Deck reconstruction with hot tub


  #1  
Old 06-15-03, 03:02 PM
mike_and_kelli
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Deck reconstruction with hot tub

Three years ago, we refinished our deck and placed a hot tub on it. The hot tub dealer assured us that there wouldn't be a problem. But now the finish is wearing off, and the new lower-maintenance decking materials sounds like a good investment.

While we haven't noticed any problems from the added weight of the hot tub, plain paranoia suggests that if we replace the decking, we should also add additional support for the tub.

Currently, the joists are 24" apart, which as I've been doing research, is probably not enough. The deck is attached to the house, and the beam is apparantly set on pier blocks. The deck is only about 18" off the ground, so I can only look under the deck, not actually inspect it.

One plan I saw suggested adding an additional set of beams underneath the tub to add support. Could I use pier blocks here as well, or should I pour and dig concrete footings here. Or could I get away with those pier blocks that you can just set the joist on?

Also, I've read both positive and negative comments about the new composite decking materials on here. Would a material like Trex be okay to set a hot tub on top of, assuming that you have enough support underneath? I've looked at the fire resistance ratings, and Trex seems to be the best of the brands available locally.
 
  #2  
Old 06-15-03, 06:36 PM
L
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Welcome to the forums of DoItYourself.com.

First, how large is the deck? How large is the tub? How far is the beam from the wall of the house? What size of beam, and what size of joists were used to construct the deck? Once we know the answers to those questions, then we can determine if an additional beam is needed. (Use the "Reply" button -- that will keep everything in the same thread.)

Next, your joist spacing would have to be reduced for many of the composites to work on your existing deck. Simply add an additional joist centered between each of the existing.

Going to a composite would eliminate the need for sealing and staining, but you will still have to clean the deck on a regular basis. That can be done with the tub in place.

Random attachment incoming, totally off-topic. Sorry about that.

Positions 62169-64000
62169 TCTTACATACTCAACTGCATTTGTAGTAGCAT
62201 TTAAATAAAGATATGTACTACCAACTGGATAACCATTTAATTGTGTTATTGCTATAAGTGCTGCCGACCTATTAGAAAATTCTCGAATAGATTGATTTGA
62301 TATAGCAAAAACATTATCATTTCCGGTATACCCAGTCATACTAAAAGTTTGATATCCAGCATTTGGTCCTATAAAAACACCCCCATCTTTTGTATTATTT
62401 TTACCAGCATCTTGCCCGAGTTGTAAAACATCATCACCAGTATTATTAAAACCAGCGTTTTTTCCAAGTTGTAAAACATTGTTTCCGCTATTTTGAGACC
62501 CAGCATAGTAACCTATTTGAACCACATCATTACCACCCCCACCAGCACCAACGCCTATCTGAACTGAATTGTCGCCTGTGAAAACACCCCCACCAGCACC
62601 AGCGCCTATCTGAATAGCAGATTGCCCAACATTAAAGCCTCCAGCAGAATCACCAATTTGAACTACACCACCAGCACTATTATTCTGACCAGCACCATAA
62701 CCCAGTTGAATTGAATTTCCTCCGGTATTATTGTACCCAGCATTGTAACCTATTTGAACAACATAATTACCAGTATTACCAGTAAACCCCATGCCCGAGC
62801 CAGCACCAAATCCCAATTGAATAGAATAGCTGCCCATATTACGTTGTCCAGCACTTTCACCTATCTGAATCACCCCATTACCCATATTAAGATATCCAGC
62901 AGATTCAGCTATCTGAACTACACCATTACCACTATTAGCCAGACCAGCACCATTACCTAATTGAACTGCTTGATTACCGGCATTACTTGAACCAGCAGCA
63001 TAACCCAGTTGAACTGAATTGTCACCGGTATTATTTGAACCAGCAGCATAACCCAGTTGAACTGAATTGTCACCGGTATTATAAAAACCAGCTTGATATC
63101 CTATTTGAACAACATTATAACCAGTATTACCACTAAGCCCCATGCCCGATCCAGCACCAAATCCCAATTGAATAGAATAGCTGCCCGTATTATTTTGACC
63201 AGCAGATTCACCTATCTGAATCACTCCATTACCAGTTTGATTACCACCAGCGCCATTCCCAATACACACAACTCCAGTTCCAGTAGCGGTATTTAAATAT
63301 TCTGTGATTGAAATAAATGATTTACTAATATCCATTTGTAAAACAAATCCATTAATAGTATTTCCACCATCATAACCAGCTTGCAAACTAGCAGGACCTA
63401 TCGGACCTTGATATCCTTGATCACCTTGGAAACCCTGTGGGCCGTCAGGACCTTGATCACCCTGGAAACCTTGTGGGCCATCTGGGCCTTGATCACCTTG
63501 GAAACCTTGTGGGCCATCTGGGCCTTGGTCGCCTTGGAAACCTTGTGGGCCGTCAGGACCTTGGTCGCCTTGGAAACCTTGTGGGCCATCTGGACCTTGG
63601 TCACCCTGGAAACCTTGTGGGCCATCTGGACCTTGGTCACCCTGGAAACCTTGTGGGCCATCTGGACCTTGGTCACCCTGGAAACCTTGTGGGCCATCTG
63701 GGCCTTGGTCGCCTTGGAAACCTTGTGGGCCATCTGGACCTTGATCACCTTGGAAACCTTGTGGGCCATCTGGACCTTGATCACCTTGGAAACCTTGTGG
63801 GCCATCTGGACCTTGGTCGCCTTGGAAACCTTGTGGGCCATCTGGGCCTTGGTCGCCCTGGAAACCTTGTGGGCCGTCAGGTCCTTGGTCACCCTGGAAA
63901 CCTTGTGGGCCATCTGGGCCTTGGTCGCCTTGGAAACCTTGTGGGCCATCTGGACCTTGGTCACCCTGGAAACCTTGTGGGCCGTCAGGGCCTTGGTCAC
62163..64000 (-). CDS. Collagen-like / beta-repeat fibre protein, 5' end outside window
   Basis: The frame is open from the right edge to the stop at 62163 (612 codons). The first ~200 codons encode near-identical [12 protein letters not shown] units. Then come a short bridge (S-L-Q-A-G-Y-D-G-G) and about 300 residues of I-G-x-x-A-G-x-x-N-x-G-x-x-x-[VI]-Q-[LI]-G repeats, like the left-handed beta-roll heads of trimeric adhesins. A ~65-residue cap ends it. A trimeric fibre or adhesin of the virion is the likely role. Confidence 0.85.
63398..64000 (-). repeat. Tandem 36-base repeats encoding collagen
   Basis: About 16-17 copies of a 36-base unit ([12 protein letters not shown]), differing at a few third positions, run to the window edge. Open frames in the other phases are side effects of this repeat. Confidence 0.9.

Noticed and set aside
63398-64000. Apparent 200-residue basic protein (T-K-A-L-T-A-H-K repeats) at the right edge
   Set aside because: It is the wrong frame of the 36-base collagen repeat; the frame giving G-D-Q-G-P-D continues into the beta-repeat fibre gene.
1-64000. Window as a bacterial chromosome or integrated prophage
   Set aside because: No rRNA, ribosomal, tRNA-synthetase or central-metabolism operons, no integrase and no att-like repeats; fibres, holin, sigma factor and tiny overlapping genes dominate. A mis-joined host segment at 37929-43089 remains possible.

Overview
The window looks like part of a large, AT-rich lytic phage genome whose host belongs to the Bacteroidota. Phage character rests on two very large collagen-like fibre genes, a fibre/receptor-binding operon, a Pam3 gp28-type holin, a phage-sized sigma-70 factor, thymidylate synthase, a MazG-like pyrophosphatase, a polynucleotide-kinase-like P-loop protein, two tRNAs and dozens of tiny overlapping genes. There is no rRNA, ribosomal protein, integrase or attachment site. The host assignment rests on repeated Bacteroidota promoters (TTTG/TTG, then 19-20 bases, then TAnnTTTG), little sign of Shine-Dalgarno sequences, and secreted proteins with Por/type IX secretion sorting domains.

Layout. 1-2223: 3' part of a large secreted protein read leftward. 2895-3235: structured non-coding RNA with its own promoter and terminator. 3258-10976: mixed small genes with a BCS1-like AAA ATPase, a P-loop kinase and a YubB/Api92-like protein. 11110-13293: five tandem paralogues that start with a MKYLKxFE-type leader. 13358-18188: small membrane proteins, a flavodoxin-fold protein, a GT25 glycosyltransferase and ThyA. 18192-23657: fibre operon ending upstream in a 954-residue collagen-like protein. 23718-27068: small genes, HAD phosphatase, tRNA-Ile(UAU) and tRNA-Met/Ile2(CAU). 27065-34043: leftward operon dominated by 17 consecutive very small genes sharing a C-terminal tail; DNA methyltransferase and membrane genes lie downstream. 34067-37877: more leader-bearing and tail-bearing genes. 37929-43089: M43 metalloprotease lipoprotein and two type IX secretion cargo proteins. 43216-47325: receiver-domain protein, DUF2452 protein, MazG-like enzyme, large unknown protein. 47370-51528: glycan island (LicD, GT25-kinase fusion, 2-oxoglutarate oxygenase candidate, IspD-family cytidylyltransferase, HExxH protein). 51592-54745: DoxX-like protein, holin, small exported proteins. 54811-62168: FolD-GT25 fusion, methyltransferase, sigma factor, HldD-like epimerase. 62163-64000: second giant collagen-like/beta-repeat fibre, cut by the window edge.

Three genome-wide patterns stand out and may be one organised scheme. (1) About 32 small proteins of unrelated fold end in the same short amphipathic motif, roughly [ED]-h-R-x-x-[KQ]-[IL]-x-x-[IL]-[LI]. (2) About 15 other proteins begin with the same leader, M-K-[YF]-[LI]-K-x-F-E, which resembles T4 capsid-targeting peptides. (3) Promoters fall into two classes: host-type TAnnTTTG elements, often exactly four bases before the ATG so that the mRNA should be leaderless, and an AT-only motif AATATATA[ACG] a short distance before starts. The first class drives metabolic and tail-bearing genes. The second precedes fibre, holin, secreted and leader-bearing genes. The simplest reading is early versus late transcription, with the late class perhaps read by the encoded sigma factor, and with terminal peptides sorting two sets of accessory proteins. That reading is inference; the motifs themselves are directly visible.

#3  
Old 06-15-03, 06:44 PM
98lbwuss
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if you are going to use trex or a composite, get a sample and set it out in the sun next to your deck for an afternoon. You won't want anything to do with it after that. The stuff is a joke that will scald your feet if you don't hose down your deck every time you want to use it. We put it on a house and now we wished we had not.
 
  #4  
Old 06-16-03, 07:51 PM
mike_and_kelli
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The deck is 24' long and 17' out from the house. The beam is approximately 12' out from the house. (Tough to measure due to all of the landscaping, plus it's only a foot off the ground.) The beam appears to be a 6"x6", and is supported with footings about every 6 feet.

The tub is 6' x 6' and is located at one end of the deck; about 6' away from the house and about 5' from the edge of the deck. The beam runs about a foot or so just beyond the tub.

I finally found the plans from the previous owner who built the deck, and the pier footings are actually set on 42" deep concrete footings - so I now know how deep to set any additional footings I set.
 
  #5  
Old 06-16-03, 11:33 PM
L
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So if the deck projects out 17' from the house and the beam is set at 12' out from the house, the deck has a 5' cantilever from the beam to the outside edge of the deck? And the joists are spanning 12' from the house to the beam?

Sounds to me like you need to set 2 beams!

First, because of the tub being placed on the deck, you really need an additional beam about 6' from the house, at least in the area where the tub sits. Even if the joists are 2X12's, at 24" O.C., that 12' span is really pushing it without the tub. WITH the tub, it's overspanned.

And a 5' cantilever?? Hmmm... dimensional lumber has a cantilever limit of 24" -- anything more than that is over doing it.

42" deep footings -- obviously frost must be an issue. There is no other reason for a footing like like under a deck.

A 6X6 beam is overkill. (But then, so are 2X12 joists!)

If you need a 42" deep footing for frost, then that is what you will be digging. The beam you need to install between the house and the existing beam can be a 4X6, set on 4X4 posts, at about 5' apart. About a foot, but no more than 24" in from the outside edge of the deck, you need to set another beam the entire width (24') of the deck.

If you go with a composite for the decking, you will need to add a joist between each of the existing joists. Those can be 2X6's, once you have the additional beams in place. Simply block from the beams to the bottom of the new joists. (A 6" 2X4 under the joist, and a 11" 2X4 on either side of the joist, all screwed together. MUCH cheaper that a bunch of 2X12 joists, and just as strong, with the new beams in place!!)
 
  #6  
Old 06-18-03, 05:59 PM
mike_and_kelli
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Along the outside of the deck is a 8' high privacy fence with 4"x4" posts set on footings as well. Since I really can't get under the deck, I'm not sure how it is fastened to the deck, but my guess is that those footings are providing some support.

The way I see it, if I add another beam across the deck, then add another support underneath the deck, I should be fine. (Not to mention adding joists so that there is support every 12")

With the support provided underneath, should I be concerned about the decking underneath the tub? Will a composite such as Trex be acceptable?
 
 

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